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This eBook from the Gutenberg Project consists of approximately 258 pages of information about The Adventures of My Cousin Smooth.

“’The Squire’s a humbug!—­he is!—­I’ll blow the Court to thunder.  Just clar the kitchen,’ cried out the skipper, stripping off his coat, as if to have a tug and hug with the Squire, who at that moment wanted to get a word in edgewise.  The next Smooth saw, the Squire was letting fly at Hornblower’s head the law-book; which rather summary demonstration was replied to by a stream of tobacco juice, with which Hornblower blinded the Squire, setting him nearly frantic.  By the way, the law-book missed its intended object, and stormed the end of Uncle Seth Sprague’s nose, nearly knocking off an inch or two.

“’Now, if that is Colonial law, Squire, I think how a little home-made Yankee justice won’t be a bad application,’ said Hornblower, making ready to administer the medicine; then he squared off, and sent his mauler right into the Squire’s dumplin depot, so sharp and strong, as to produce a decided conviction.  At length the Squire was floored, and found working the rule of three on the boards.  Here the diplomacy became so warm, that Smooth having the very highest regard for Mr. Pierce and his fighting diplomatists who deemed getting up duels, and writing down editors very necessary preliminaries to their mission, thought he would withdraw, leaving the intricacy to Hornblower’s settlement, seeing that he was producing the strongest kind of notes and protocols.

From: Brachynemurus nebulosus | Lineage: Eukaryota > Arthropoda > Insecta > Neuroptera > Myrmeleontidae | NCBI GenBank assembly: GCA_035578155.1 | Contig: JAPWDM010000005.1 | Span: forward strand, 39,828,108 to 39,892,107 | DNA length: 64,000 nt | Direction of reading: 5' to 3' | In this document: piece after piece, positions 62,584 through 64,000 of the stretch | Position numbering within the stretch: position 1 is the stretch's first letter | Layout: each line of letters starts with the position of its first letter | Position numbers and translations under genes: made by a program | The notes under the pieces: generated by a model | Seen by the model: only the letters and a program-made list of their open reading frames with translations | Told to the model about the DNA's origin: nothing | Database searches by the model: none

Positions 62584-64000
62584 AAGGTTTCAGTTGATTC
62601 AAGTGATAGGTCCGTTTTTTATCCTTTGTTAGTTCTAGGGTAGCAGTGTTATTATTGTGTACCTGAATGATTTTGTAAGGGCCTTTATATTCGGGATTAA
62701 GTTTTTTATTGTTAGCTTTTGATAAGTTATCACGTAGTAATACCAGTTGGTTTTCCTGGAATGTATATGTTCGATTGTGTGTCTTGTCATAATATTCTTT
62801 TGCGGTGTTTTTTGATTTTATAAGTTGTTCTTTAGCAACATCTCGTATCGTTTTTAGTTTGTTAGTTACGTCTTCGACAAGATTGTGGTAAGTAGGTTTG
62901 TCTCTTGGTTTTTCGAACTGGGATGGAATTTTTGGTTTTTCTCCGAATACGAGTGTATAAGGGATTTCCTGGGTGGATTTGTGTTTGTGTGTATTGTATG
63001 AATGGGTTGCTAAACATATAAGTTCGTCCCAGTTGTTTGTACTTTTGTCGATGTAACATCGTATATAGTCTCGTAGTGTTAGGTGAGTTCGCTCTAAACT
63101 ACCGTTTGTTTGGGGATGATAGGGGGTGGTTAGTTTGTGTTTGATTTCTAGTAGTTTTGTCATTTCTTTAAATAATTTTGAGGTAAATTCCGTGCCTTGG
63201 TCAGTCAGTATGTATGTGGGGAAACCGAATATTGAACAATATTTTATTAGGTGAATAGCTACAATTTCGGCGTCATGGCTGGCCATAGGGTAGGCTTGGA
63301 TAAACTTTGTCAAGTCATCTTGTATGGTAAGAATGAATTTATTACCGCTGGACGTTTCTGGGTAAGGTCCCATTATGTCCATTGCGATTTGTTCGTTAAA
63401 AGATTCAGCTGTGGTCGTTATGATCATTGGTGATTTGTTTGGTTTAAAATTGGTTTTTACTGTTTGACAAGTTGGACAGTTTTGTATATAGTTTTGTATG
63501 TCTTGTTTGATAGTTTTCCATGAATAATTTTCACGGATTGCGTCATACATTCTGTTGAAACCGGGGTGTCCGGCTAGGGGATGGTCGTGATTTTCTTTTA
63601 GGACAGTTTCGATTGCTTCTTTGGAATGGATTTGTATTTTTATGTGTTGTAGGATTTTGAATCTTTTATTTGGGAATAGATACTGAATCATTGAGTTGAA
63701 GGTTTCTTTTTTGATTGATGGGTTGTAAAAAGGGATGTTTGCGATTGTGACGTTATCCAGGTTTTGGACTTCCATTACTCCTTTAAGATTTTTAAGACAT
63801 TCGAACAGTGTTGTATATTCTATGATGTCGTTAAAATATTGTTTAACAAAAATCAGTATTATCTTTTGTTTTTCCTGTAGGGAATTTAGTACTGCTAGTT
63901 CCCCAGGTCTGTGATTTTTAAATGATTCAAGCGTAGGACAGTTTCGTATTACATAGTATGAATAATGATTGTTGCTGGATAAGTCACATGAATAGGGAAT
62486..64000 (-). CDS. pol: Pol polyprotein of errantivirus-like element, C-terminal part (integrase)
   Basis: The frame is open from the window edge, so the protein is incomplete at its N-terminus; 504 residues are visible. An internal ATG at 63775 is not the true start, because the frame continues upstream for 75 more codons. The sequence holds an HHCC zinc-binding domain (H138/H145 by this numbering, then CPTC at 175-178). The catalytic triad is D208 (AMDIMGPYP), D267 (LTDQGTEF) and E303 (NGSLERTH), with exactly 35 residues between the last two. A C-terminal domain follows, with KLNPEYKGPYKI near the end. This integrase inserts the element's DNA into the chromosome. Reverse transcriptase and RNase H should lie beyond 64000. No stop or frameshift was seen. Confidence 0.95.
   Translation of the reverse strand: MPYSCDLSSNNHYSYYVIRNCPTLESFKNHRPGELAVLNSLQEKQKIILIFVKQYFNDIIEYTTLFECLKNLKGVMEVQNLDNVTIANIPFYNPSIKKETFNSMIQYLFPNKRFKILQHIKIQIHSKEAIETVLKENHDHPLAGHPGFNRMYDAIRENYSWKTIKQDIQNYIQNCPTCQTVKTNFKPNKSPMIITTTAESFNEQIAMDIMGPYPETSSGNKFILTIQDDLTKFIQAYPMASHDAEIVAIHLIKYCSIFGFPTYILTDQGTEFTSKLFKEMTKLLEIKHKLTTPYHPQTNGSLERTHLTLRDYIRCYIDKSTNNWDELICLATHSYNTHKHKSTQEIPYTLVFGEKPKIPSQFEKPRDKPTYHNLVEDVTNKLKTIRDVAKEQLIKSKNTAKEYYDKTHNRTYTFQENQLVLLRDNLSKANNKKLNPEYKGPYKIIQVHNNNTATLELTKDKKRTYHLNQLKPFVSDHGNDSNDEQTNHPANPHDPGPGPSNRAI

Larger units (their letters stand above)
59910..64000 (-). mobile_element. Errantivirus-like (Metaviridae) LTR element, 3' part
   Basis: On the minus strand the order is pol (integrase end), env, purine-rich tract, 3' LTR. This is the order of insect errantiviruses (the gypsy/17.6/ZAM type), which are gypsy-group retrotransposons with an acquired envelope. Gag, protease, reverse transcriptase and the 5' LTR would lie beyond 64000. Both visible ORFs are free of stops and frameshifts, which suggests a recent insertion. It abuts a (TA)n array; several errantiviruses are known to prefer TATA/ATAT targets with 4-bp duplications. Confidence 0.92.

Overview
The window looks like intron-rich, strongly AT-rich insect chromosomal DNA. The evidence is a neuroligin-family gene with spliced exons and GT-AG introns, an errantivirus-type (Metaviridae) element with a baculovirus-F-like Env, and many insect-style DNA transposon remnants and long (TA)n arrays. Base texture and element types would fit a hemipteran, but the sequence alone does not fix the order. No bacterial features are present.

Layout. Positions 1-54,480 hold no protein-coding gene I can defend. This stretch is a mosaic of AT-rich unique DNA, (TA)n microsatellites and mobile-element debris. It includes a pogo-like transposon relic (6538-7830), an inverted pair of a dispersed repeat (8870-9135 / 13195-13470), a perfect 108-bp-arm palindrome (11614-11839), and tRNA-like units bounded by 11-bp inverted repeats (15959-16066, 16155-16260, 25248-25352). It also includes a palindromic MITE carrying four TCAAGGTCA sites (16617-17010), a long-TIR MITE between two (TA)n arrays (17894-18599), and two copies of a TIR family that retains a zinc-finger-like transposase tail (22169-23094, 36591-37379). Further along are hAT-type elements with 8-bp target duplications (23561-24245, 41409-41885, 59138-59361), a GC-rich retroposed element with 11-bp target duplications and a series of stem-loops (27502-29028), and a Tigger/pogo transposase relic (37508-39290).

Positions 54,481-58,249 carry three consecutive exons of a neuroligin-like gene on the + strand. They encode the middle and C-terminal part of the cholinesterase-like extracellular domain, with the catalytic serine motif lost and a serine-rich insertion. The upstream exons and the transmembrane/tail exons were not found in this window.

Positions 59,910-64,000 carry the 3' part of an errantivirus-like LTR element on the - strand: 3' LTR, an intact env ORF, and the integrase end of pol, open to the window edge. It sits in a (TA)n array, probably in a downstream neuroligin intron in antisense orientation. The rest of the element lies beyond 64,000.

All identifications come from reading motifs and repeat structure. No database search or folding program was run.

CHAPTER XVII.

SMOOTH SETTLES ALL INTERNATIONAL DIFFICULTIES.

“Smooth, on returning to the arms of Mr. Pierce, concluded it would not be bad policy to touch at Halifax, meet Uncle John Bull’s Commissioner, and with him make a final settlement of all international questions.  And now, being alongside of George’s Island, which rises abruptly in the centre of Halifax harbor, and nearly opposite the old tower on Point Pleasant—­and from which a splendid view of the surrounding country may be obtained, I feel a desire to relate some scenes of singular import which have been enacted in this place.  My respect for the feelings of great men and governors, however, causes me to withhold some few of them.  Indeed, my character for modesty being pretty well established, I am more than cautions how I bring it in contact with the nervous system of such gentry.  Nevertheless, seeing that not uncommonly the greatest and most powerful nations turn the smallest beings into very great men, and spend no end of money to do nobody any good, a short, and I may say, a very modest account from the catalogue of my experience, may not be out of place.  Well, I, Smooth, Minister-in-General to General Pierce, received, in addition to my own previous conclusion, an incentive to the object in view, conveyed in a dispatch from my Grandpapa Marcy, in which he advised the repairing immediately to Halifax, there to witness the grand battle that was to for ever settle the fish question, and give peace to fishermen and fish in general. 

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